Tolerance to the newer, less harmful herbicides has been engineered into
some crops. These herbicide tolerant (HT) crops allow the farmer to
effectively control weeds while adopting reduced or no-till farming. The
soil structure is enhanced, soil moisture and yields are maintained and
topsoil loss is greatly reduced. In North America alone, over a billion tons
of topsoil is saved each year by reduced tillage or no-till farming.

Approximately one-third of all food rots before it can be eaten. Often this
rot begins in the field long before the crop is harvested. Harsh chemicals
are applied to crops and the soil to slow the rot caused by fungus. Even
organic farmers use highly toxic copper compounds to slow fungal destruction
of their crops.

Research is well under way in developing fungal resistant crops that will
not require toxic chemical sprays. Soon, millions of pounds of toxic
anti-fungal chemicals will no longer be applied to the environment because
the plants will be engineered to protect themselves from fungal attack.

Just like people, plants suffer from viral infections. We have vaccines to
help us fight off viral infections like the measles or the flu. But unlike
us, a viral infection of a plant usually means death of the plant or severe
reduction of yields. Researchers have been successful in "immunizing"
certain plants against the viruses that attack them. The principle is
similar. We are given a small amount of an inactivated virus to boost our
immune system. The engineered virus resistant plants get a similar boost
with one gene from the pathogenic virus. Usually it is the surface protein
gene from the virus that is transferred into the plant.

The result is a plant variety that is no longer susceptible to virus
infection and damage. The papaya industry owes it continued existence in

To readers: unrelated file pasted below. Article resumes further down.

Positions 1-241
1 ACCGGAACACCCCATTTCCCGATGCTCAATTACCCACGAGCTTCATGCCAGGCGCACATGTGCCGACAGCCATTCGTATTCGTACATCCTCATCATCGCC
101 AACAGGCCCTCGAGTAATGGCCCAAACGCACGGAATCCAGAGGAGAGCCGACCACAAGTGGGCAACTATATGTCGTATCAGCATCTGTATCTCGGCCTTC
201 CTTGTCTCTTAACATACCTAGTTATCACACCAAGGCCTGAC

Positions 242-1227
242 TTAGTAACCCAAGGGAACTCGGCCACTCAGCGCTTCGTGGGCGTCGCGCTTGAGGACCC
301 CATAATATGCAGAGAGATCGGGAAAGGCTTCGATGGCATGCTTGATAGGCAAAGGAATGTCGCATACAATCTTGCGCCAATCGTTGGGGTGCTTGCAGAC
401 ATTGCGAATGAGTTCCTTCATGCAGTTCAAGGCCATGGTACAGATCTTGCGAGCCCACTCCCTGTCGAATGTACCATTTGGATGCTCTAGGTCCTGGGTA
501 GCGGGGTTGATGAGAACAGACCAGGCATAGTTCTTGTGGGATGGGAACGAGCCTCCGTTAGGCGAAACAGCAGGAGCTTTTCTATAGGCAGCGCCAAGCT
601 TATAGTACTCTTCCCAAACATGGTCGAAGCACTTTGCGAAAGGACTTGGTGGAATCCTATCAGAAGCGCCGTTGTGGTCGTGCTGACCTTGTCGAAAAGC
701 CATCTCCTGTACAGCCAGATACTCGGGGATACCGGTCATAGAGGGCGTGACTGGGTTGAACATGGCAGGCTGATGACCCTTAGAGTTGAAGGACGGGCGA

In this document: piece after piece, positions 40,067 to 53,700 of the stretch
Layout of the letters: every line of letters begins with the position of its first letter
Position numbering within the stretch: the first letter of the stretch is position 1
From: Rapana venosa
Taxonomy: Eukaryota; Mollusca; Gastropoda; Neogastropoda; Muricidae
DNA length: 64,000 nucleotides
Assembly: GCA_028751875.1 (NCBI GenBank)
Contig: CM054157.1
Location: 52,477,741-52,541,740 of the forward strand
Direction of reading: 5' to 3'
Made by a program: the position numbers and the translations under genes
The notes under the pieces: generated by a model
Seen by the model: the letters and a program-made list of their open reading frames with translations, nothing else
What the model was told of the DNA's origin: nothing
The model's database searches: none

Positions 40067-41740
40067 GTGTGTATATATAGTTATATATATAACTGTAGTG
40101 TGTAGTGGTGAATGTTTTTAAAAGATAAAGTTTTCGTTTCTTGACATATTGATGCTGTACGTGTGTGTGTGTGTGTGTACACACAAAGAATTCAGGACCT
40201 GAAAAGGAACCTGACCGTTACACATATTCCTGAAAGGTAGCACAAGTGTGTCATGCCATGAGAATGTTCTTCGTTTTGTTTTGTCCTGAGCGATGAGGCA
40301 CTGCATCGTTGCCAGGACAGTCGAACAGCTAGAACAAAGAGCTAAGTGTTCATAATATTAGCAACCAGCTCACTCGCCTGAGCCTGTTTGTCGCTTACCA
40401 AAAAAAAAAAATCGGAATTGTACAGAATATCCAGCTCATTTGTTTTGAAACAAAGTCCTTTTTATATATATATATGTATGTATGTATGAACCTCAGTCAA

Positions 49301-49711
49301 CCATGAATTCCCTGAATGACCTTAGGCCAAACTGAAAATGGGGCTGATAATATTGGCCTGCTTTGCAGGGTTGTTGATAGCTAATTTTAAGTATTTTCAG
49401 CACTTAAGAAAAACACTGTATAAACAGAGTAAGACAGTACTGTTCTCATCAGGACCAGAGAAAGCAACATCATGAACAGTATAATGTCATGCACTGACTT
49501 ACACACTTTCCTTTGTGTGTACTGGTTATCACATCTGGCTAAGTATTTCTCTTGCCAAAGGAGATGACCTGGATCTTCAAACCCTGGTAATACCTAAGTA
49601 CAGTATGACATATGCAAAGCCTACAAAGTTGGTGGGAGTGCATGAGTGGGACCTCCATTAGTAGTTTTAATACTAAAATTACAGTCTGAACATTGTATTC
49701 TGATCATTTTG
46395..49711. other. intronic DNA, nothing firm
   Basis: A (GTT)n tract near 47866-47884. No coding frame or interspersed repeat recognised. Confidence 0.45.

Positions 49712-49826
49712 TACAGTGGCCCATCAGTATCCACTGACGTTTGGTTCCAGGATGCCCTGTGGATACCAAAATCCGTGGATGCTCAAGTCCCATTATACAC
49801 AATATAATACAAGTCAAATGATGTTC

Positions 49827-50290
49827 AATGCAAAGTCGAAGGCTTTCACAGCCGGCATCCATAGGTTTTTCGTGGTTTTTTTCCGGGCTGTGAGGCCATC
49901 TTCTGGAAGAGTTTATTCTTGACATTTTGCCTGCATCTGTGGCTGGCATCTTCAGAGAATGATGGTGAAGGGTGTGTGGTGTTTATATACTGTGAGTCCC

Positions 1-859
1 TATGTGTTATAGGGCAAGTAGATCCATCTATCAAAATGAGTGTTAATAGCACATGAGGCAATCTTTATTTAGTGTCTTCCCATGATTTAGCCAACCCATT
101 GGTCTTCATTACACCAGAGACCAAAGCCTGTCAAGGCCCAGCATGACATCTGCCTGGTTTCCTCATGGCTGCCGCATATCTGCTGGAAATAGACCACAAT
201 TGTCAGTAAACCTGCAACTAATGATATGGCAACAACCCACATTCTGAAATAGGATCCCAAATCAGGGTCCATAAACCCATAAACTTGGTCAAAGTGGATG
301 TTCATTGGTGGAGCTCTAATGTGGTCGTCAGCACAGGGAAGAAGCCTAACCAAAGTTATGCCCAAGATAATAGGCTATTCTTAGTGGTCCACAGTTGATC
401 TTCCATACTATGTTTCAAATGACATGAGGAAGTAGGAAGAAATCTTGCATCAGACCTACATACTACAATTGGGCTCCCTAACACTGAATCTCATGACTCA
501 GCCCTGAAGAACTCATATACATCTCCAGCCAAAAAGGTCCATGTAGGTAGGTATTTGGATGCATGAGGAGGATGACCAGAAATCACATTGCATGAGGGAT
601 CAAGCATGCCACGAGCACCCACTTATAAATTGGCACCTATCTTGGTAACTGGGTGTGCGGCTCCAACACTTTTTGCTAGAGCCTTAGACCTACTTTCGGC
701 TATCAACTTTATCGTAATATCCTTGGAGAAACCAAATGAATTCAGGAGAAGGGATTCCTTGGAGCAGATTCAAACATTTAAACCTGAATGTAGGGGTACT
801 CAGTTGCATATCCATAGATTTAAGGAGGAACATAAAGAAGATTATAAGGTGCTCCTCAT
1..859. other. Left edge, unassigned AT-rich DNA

Hawaii to this technology. By engineering the surface protein gene from the
Papaya Ringspot Virus (PRSV) into two varieties of papaya, there is now a
healthy, growing industry when just 10 years ago the total destruction of
the industry from the PRSV seemed inevitable. Ironically, these transgenic
papayas are also being used to protect non-transgenic papaya plants. By
encircling the non-transgenic papayas with transgenic plants the virus is
blocked from reaching the susceptible plants. The PRSV virus has been found
worldwide; consequently this particular product is of interest to papaya
growing countries around the world.

These transgenic papayas have one added gene and are immune to the
devastation of the PRSV virus. Now critics of food biotechnology are saying
that these transgenic papayas have caused "genetic contamination" of their
non-transgenic papayas. This is nonsense. The virus is already worldwide,
therefore so is the gene. If the critics like to call it "contamination"
then this type of "contamination" with only the one gene separate from the
pathogenic virus that is inserted into the papaya plant means the difference
between a healthy field and crop verses a dead field and no crop.

A similar situation has occurred in Mexico. Again the critics claim "genetic
contamination" of Mexican landraces of maize (corn) from Bt corn. So what is
the result of the Bt gene introgression into the landraces of maize? More
yield with less insecticide use and healthier food because of less fungal
mycotoxins. Mexican maize farmers are very adept at maintaining a particular
genetic makeup of their own landraces. It seems likely these added features
from the addition of one gene may be of interest to them.

From coconuts to grapes, bacterial infections do tremendous damage to
agriculture. Currently, the California grape/wine industry is facing a
devastating bacterial assault. Pierce's Disease is a bacterial infection
fatal to grape vines. A small insect called the glassy-winged sharpshooter
spreads the bacteria. Currently, millions of dollars are being spent on